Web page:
Saturday, May 15, 2010

Switching from Azureus to Deluge

I've always been a fairly happy customer with Azureus, it did what I wanted, it's very fully featured, and highly extensible given the army of plugins available on their sourceforge. However lately I've been wanting some things that Azureus couldn't very easily provide me, so I undertook the task of switching from Azureus to Deluge, without a moment of downtime I might add.

First off, there was the task of actually handling the files, that was simple enough. Make copies of everything in another base folder... done. So I more-or-less copied the contents of my ~/Azureus Downloads folder to the newly created ~/Deluge (not to be confused with ~/.deluge) folder. Then I had to go around finding all the actual .torrents for those files, again fairly simple. A lot of back and forth but ultimately a simple task. Then came my favorite part, the actual configuration.

Configuring a newly installed program is particularly enjoyable to me, and as I got deeper and deeper into Deluge's options I realized that I had found exactly what I was looking for, exactly what I had been missing in Azureus.

For starters, the WebUI is nothing short of spectacular. Azureus's WebUI was only capable of fairly simple things: Starting/stopping torrents, setting speeds, a few options, et cetera. Deluge's WebUI offers damn-near the same amount of options and features that the GTK interface has; It even looks virtually identical. Pretty much anything you can do via the GTK interface can be accomplished using the WebUI. The greatest part about it though? It's live! The data updates every 2 seconds or so, versus waiting a predetermined amount of time (by default 30s) for Azureus' WebUI to refresh the entire interface.

Another great Deluge feature is that it sorts torrents by tracker: something I spent a good chunk of time and effort attempting to do in Azureus. In Azureus I wound up having to create groups for each tracker and having to manually add a torrent to a group every time. Deluge does it for you, which is great for keeping things clean and organized.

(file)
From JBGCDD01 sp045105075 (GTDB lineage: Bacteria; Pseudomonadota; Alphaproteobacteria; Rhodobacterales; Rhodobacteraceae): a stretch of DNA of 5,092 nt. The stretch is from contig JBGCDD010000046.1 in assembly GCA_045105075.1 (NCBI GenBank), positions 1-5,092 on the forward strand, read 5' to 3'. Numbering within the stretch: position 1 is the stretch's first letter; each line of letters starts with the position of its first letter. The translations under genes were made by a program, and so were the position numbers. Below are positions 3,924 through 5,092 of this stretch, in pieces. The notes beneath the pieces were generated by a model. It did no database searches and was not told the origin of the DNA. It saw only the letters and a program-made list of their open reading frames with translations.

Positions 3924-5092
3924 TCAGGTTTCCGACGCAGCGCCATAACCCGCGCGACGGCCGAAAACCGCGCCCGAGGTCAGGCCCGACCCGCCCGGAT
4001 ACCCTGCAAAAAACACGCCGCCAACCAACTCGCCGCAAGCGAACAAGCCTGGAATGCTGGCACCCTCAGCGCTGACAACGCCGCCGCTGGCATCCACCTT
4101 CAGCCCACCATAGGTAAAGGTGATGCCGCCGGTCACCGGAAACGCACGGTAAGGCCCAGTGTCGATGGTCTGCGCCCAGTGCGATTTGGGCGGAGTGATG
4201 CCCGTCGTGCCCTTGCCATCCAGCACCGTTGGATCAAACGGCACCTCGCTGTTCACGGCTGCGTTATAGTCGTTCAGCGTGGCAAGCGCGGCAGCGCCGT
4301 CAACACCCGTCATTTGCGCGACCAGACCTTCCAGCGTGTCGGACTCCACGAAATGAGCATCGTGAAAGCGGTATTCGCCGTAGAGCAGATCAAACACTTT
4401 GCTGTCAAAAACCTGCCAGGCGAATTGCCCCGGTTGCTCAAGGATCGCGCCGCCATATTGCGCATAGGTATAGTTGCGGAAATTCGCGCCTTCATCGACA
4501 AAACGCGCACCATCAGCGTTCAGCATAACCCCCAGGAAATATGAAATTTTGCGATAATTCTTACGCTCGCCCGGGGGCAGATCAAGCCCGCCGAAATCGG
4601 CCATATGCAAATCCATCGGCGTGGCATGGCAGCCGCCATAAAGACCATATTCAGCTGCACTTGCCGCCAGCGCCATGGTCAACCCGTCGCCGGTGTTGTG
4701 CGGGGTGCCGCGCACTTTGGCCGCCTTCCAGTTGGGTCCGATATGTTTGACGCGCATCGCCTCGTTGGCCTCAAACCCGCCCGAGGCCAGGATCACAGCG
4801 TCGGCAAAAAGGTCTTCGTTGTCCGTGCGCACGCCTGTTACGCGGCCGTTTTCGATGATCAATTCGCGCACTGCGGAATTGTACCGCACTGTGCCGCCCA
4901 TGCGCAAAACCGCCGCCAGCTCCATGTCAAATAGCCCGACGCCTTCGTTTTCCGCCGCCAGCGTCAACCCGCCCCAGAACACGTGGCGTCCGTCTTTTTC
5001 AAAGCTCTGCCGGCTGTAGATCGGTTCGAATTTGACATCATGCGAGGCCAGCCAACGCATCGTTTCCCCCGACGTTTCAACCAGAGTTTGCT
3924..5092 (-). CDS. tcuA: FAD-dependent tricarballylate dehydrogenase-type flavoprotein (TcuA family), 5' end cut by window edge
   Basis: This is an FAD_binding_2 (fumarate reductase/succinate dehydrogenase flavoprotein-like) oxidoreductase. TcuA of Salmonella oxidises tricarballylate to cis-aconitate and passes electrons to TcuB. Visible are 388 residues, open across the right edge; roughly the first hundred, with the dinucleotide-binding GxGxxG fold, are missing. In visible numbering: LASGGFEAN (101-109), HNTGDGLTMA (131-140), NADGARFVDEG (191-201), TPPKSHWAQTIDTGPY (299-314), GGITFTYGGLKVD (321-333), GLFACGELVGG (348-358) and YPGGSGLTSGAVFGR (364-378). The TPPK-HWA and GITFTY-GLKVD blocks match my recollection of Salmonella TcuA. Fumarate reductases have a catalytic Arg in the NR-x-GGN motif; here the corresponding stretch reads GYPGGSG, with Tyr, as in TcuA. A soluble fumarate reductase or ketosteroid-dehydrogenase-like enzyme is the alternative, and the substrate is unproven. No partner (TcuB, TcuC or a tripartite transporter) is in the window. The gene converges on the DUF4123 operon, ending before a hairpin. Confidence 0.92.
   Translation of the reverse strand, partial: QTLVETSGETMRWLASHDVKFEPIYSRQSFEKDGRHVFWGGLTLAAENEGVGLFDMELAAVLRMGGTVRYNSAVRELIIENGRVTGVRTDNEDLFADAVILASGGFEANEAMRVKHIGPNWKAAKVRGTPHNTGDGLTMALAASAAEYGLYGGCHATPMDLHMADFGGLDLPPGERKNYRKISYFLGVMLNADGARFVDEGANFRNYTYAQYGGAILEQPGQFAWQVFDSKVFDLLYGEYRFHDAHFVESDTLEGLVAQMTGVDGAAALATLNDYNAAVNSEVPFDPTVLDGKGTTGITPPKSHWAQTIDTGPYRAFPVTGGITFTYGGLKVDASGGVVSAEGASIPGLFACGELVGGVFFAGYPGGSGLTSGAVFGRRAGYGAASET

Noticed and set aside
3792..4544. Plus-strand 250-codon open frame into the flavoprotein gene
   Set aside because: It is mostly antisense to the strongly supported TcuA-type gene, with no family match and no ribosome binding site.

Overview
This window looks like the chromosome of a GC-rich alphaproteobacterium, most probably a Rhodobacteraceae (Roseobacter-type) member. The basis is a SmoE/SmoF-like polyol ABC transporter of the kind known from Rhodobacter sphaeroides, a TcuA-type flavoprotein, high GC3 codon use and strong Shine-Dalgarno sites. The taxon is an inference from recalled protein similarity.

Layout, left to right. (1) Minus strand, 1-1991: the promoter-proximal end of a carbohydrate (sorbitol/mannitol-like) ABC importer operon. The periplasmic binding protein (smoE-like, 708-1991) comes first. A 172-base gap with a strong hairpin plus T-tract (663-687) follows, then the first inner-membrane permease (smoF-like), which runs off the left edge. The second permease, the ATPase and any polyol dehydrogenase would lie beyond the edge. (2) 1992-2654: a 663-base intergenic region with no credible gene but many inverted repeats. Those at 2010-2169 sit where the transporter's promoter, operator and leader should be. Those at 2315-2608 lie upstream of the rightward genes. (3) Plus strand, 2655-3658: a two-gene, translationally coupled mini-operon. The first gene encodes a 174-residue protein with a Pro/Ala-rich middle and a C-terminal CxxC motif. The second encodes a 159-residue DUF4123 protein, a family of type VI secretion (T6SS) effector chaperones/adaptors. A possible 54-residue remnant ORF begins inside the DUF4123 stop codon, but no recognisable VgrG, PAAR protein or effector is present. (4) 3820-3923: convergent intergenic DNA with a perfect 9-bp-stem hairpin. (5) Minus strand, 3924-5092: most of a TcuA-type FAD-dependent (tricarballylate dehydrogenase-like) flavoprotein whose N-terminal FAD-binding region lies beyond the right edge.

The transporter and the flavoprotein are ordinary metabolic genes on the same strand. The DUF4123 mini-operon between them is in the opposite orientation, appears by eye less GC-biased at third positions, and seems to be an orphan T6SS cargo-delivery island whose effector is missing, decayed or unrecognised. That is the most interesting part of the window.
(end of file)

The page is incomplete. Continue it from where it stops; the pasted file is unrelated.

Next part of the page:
Azureus had groups, Deluge has 'labels', however Deluge's labels are capable of being configured to behave a certain way (at least to a higher extent than the settings available to groups in Azureus). That is to say, you can use labels to apply a pre-defined set of rules to any torrent that is a member of the label, things such as dl/ul speed, connection limits, upload slots, autostop, completion moving, and more.

Deluge is infinitely more organized than Azureus was, in all regards. You can sort torrents by tracker, label, or 'state'. There are several different states: all, downloading, seeding, active, et cetera. Downloading shows torrents that are downloading, seeding shows torrents that are seeding, and active only shows torrents that are transferring data in one direction or the other (i.e. no idle torrents). Now by Deluge standards, the only sorting option that Azureus offered was All, very unorganized, very convoluted. If you wanted organization you had to take matters into your own hands by creating groups or something else. Deluge comes with organizational skills by default, and I'm already quite fond of this.

But by far, my favorite thing about Deluge is that it doesn't share the same cache-size limitation that Azureus has as a result of the JVM. Bittorrent is hell on hard drives, so a large cache means less disk thrashing. With Azureus I was able to get my cache up to about 90MB while remaining (relatively) stable. With Deluge, I gave it 65,536 16KB blocks, or 1GB of RAM to play with. I know what you're thinking: 'bloat-city'. I don't see it that way. I run Linux, not Windows so I don't have an operating system that's already sucking down half of my system resources to begin with. I can afford to dedicate a GB of RAM to Deluge alone, because the rest of the system rarely exceeds 512MB of RAM usage, even while operating at higher stress levels than normal. Why let the resources sit there unused?

Deluge is also written in python, my favorite programing language, so I'm looking forward to having a new platform to experiment with.

I do feel obligated to state for the record that I never was unhappy with Azureus, I just wanted certain features and options that were not available to it. Azureus was great to me, and I learned a lot because of it. So I present the final stats from my Azureus installation, who has faithfully served me since day one.

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